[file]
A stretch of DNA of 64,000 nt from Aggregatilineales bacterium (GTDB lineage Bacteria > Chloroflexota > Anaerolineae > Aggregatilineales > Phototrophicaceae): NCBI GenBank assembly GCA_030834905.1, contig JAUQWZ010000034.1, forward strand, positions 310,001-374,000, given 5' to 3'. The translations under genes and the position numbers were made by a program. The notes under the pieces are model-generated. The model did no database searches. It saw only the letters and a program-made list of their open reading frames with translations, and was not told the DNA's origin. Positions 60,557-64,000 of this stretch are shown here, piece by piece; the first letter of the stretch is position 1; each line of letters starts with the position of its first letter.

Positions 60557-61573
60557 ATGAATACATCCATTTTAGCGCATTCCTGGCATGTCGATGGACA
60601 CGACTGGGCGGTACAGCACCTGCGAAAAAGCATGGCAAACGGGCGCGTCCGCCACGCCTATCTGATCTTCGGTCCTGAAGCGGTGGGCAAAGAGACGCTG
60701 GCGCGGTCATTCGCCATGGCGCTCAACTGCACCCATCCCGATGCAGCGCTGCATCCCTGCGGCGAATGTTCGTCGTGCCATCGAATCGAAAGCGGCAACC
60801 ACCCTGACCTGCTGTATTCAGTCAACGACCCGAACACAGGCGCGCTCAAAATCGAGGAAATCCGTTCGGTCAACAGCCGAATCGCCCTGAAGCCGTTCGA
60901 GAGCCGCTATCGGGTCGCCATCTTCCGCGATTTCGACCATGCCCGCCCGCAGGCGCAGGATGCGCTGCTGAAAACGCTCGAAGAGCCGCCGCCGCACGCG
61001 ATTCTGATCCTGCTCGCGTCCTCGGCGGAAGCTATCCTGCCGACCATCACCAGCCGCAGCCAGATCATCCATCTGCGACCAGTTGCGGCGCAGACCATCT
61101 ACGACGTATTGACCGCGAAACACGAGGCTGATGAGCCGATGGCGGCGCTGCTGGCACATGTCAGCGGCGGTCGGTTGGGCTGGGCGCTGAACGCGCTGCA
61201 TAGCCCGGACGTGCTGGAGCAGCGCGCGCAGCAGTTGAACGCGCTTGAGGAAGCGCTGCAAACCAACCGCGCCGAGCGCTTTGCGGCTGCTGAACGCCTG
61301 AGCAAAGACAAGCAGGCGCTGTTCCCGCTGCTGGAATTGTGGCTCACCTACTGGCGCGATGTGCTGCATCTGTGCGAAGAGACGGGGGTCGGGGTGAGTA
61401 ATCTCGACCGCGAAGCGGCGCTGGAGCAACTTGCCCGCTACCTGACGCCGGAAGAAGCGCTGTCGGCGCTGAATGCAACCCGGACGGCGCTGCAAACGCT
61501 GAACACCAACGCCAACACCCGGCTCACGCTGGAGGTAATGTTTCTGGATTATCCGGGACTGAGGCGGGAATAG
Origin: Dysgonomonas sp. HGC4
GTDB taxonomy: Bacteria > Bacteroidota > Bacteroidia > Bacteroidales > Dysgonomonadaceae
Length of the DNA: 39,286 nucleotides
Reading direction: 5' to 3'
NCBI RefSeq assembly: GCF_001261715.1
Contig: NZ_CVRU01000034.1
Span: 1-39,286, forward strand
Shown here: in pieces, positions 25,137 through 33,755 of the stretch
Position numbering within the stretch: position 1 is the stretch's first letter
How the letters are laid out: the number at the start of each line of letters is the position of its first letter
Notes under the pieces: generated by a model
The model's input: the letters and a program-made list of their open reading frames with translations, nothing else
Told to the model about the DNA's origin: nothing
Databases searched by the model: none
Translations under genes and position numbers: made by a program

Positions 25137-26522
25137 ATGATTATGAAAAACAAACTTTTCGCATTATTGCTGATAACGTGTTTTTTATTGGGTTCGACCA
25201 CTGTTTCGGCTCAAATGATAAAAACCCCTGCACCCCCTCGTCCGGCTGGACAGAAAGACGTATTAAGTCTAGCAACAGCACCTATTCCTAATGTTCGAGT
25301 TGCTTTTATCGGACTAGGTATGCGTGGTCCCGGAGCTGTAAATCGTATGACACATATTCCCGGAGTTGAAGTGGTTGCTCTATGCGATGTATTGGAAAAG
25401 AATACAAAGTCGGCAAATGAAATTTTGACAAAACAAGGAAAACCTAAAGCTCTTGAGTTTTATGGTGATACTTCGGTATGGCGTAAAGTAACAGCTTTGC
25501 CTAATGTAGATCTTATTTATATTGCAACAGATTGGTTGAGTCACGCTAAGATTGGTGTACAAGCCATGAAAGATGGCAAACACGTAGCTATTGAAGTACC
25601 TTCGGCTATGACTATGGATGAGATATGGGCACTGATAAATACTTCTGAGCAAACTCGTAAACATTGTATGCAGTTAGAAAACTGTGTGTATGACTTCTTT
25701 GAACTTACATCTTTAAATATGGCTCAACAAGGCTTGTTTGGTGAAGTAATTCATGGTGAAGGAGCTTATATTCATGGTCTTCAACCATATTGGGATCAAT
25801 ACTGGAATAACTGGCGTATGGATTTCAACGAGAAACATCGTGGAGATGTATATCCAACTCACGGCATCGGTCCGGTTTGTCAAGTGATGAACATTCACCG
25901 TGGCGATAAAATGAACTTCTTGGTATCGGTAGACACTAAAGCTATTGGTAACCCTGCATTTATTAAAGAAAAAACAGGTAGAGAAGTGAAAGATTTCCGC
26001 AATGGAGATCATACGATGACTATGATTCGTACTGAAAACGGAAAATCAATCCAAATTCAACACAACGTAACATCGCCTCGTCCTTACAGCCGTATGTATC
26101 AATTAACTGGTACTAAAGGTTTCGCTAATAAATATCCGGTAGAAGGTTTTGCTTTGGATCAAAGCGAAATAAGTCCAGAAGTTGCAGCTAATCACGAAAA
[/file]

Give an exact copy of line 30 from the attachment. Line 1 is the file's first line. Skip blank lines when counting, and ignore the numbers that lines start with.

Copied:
25137 ATGATTATGAAAAACAAACTTTTCGCATTATTGCTGATAACGTGTTTTTTATTGGGTTCGACCA